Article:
Personal Nursing Philosophy and the 4 Meta-Paradigms of Nursing Practice


Nursing as a concept is a multidimensional practice that cannot be holistically defined based on one concept or philosophy. However, each nurse has his/ her personal belief that guides practice. Personally, this belief, which I call my philosophy, is that every activity in nursing practice should be aimed at improving the quality of life of others. As such, I believe that my calling as a nurse is to serve others by identifying their areas of need and making efforts to work with others towards improving their quality of life. In doing this, I look at both patients and their families, and I focus on making life better for both parties. By ensuring that the patient consistently has good health and is capable of taking care of them holistically, I improve the quality of life of the patients’ families as they are freed of some of the time they use to take care of their kin.

The 4 Meta-Paradigms

McEwen and Willis (2014) provide a description of four concepts referred to as the meta-paradigms of nursing practice. These meta-paradigms include the person, environment, health and nursing. The concept of the person is described through a focus on the patient as the center of care. For me, this concept implies that any decision or action in nursing practice has to put into consideration the needs of the patient, their strengths and weaknesses, and emphasize on the intention to improve the well-being of the patient.

The second concept in the meta-paradigm is that of the environment, which is described as the internal and external factors which are related to the environment including their surroundings and the interactions they have with those who visit them (Branch et al., 2016). For me, the environment meta-paradigm means that the nurse has to put into consideration factors such as the quality of support that the patient gets from his/ her friends and family, the hygiene of the environment and its capacity to prevent re-infection and the role of the nurse in ensuring that the environment supports patient well-being. As a nurse, some of the roles in which one may be engaged in to foster the support of the environment are counseling activities, specifically for family members who may not know how to deal with the patient’s condition (Nikfarid et al., 2018). The concept of the environment is tied closely to that of health.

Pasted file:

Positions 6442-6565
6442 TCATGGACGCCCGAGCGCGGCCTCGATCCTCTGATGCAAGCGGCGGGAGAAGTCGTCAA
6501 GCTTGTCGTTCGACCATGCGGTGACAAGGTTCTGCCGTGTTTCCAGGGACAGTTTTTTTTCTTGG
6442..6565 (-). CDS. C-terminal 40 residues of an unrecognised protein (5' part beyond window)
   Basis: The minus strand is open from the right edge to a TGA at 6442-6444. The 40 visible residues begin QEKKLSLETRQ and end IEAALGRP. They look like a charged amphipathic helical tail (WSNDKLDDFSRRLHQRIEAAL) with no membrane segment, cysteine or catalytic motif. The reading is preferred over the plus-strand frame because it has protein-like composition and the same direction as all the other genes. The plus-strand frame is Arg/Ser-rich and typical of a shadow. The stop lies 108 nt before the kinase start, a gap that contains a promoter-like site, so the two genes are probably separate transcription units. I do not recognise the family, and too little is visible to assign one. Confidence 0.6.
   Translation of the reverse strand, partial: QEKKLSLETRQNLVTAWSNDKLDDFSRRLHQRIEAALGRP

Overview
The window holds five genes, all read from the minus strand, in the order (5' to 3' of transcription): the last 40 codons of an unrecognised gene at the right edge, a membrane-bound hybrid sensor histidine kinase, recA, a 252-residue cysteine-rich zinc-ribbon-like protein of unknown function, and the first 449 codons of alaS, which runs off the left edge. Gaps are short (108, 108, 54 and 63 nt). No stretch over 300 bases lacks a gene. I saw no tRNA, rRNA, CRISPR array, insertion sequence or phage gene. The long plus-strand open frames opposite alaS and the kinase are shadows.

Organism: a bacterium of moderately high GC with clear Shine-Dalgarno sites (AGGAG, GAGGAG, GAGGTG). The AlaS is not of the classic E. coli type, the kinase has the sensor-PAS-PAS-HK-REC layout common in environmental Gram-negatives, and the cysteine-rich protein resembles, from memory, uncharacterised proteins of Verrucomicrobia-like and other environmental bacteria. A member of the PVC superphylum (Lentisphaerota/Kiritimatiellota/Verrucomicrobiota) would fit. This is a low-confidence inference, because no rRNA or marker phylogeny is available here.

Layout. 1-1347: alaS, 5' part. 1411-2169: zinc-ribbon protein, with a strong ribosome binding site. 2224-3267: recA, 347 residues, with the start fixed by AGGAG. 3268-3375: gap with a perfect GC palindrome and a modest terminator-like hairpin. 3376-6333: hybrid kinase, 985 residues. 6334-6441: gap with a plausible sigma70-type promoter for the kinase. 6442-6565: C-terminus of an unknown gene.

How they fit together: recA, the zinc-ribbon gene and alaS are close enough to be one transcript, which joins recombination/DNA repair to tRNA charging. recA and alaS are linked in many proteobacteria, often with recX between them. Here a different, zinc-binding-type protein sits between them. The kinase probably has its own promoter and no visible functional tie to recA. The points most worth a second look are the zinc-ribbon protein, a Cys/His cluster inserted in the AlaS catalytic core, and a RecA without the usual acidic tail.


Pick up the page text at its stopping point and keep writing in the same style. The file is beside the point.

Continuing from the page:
My perception of the concept of health as a nursing meta-paradigm focuses on the quality and quantity of healthcare service delivery to the patient. The nurse is mandated to provide healthcare that is free from harm and to ensure that the patient also has access to healthcare services. The fourth paradigm described as nursing refers to the actual practice of nursing, which is essentially how the nurse translates nursing knowledge into practice. The application of knowledge focuses on realizing the well-being of the patient as a whole.

My Addition to the 4 Meta-paradigms

While all the concepts are useful descriptors of the nursing care environment, I would add the concept of collaboration/ communication to the meta-paradigm. I feel that this concept is an inevitable one in nursing and would be used to describe the how and what of information dissemination among members of the inter-professional team as well as between the patient and the nurse. The concept of health, on the other hand, could be combined with that of nursing as they both target the objective of improving client well-being.

Concluding Remarks

Based on my philosophy, I have been able to stand firm in practice even where the circumstances were unfavorable to the patient and me. It is also because of my philosophy that I feel hurt when I am unable to help a patient because of reasons beyond my control. To some extent, I believe that my philosophy promotes the core concepts of the nursing meta-paradigm.


Branch, C., Deak, H., Hiner, C. & Holzwart, T. (2016). Four nursing metaparadigms. Nursing, 124-132. Retrieved from

McEwen, M., & Wills, E. M. (2014). Theoretical basis for nursing (4th ed.). Philadelphia, PA: Wolters Kluwer Health/Lippincott Williams & Wilkins.

Nikfarid, L., Hekmat, N., Vedad, A. & Rajabi, A. (2018). The main nursing metaparadigm concepts in human caring theory and Persian mysticism: A comparative study. Journal of Medical Ethics and History of Medicine, 11(6). Retrieved from